Encroachments at heritage buildings continue unabated in Delhi, even in posh colonies where people are well aware of the law of the land

The historical remains that one comes across in Delhi can broadly be divided into two categories -- those that figure on some kind of conservation list and those that do not. Some of those that are not protected, are in use traditionally as places of worship or veneration, like the temples of Jogmaya and Kalkaji, the Kalan Masjid, the Jama Masjid of Basti Hazrat Nizam-ud-Din, the Dargah of Shah Turkman Byabani and the Jama Masjid of Shahjahanabad among others. Except for the Jama Masjid, all the others in the list above have been renovated out of recognition.

One could argue that those using monuments of historical, architectural or archaeological importance should not be allowed to interfere with the appearance of these structures. But to actually put this into practice would need a protracted period of educating and sensitizing those who are in possession of these buildings. Unfortunately, it is thought that any attempt to educate those involved would be met with resistance and so things are allowed to continue as they are.

Aside from these two sets of structures, we also have structures that are not on any list. There are several lists in Delhi -- official, quasi official and non official; there is an ASI list, another list prepared by the State archaeology department and a list that the MCD has been preparing for as long as one can remember. Now with MCD trifurcated, this list too will be trifurcated, when will it ever be completed is anyone’s guess. Each one of these bodies is expected to look after the monuments that appear on its list and God takes care of those left over. There is a comprehensive list of the built heritage of Delhi brought out by INTACH, but that unfortunately has no legal status because it has not been prepared by an official body and so the list is treated more as a point of reference and not as an actionable list.

The result is that there is enough to go around for all potential encroachers. A stone pillar, covered with Quranic verses in incised plaster in a beautiful calligraphic style prevalent during the sultanate period, that had been standing guard near Andhria Mor for centuries was threatened with imminent oblivion as the DMRC began to drive its pillars close by. Here was an opportunity not to be missed, overnight a mosque sprung up around the pillar.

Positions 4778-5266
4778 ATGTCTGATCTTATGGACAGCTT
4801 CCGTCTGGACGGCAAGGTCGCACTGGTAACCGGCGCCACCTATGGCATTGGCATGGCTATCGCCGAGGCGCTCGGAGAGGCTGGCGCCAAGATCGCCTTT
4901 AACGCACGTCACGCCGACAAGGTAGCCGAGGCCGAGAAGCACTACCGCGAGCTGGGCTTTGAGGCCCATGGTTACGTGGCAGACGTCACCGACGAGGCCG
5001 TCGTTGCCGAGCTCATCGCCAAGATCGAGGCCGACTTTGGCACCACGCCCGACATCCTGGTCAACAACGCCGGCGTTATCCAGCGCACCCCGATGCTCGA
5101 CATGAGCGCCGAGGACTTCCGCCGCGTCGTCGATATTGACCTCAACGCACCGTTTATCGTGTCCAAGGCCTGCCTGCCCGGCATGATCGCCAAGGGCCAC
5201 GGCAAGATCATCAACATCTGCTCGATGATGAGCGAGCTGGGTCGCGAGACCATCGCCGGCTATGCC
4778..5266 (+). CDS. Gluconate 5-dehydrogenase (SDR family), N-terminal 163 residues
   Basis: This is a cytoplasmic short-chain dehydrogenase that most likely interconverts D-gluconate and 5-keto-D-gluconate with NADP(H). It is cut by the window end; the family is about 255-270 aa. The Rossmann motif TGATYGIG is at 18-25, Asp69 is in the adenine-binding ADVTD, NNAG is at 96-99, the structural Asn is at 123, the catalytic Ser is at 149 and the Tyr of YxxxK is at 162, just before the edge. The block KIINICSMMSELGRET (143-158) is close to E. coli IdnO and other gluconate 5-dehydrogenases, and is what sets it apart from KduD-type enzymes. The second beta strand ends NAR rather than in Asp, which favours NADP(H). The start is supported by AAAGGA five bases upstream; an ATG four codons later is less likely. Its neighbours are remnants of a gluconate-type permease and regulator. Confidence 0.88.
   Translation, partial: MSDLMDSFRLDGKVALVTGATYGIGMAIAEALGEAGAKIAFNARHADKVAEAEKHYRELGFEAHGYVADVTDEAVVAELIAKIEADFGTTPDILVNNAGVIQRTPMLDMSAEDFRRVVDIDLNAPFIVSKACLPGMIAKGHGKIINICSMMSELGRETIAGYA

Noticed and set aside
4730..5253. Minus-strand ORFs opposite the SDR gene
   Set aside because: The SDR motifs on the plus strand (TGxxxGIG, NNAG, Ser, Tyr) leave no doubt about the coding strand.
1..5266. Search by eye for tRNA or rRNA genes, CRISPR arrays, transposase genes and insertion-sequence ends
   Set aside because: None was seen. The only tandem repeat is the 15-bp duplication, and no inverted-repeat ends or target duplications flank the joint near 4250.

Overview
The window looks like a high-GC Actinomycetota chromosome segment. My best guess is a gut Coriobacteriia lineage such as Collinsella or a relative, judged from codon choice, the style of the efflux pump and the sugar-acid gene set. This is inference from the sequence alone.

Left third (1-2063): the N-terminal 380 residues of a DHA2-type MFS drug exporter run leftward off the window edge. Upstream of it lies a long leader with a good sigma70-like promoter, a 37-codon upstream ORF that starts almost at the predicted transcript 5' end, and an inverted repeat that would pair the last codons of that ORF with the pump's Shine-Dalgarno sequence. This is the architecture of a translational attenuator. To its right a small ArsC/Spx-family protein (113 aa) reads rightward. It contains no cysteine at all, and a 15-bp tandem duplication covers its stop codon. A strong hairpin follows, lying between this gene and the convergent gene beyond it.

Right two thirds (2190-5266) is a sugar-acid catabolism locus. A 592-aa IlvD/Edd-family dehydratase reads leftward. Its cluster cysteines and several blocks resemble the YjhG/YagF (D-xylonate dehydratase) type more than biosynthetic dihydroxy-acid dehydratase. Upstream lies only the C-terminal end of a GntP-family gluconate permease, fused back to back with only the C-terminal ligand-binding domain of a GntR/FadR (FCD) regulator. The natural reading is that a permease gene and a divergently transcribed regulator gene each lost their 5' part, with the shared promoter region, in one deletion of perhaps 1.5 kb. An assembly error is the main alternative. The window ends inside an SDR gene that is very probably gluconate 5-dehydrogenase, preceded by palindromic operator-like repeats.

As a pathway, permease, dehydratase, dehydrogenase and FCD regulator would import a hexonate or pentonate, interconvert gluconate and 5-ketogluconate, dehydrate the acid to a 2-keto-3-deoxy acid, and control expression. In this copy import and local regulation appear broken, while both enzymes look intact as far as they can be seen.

A sultanate period tomb was cannibalized and converted into a temple during early 1981. This did not take place in some remote corner of the city but on a very busy road -on Africa Avenue located in an open field between Mohammadpur Village and St. Thomas Church and now the dome is a full-fledged temple with its own gate and a high enclosing wall.

Opposite Qutub Minar, behind the newly sprung up Crescent Mall, in Lado Sarai, there is a largish structure, probably belonging to the Mughal period, it now houses a car garage.

A building known as Lal Mahal located within Basti Nizam-ud-Din is believed to be the former residence of Ibn-e-Batuta, who stayed here during 1330s when he was appointed Qazi of Delhi by Mohammad-bin-Tughlaq. That building, though damaged, stood its ground till a couple of years ago, it was supposed to be on either the state list or the MCD heritage list, no one knew which, meanwhile someone sold the building to people who began to demolish the structure to build a mosque instead. The new owner was eventually stopped when conservationists created a big campaign but by that time more than half the structure had been pulled down, meanwhile someone had made a lot of money by selling property that did not belong to him, but that is something that no longer troubles anyone’s conscience.

On a prominence inside a park opposite W block in Greater Kailash Part I there is a mediaeval dome.

The dome is sealed with crude steel doors with swastika marks soldered on each door and a large swastika and ‘OM’ stuck atop the dome, this combines with other additional detailing to make the structure look like a temple. A few kilometers away another mediaeval dome enclosed from all sides with a couple of air-conditioners fixed in its bricked up arches now houses the offices of the Defence Colony Welfare Association.

One could perhaps explain away the transgressions of those who live in Mohammadpur, Lado Sarai and Andheria more as acts committed by people who perhaps are unaware of the laws of the land or perhaps have no understanding of the value of heritage and its preservation. One could argue that this was an attempt to create a source of income and ensure survival. But how does one explain the conduct of the residents of GK I and Defence colony. They can surely afford not to encroach on heritage structures; they can surely afford to build their own temples or offices. These are people who set the parameters of civilized behavior for others, should they not take the lead in protecting the heritage of this city. It is their heritage as well.

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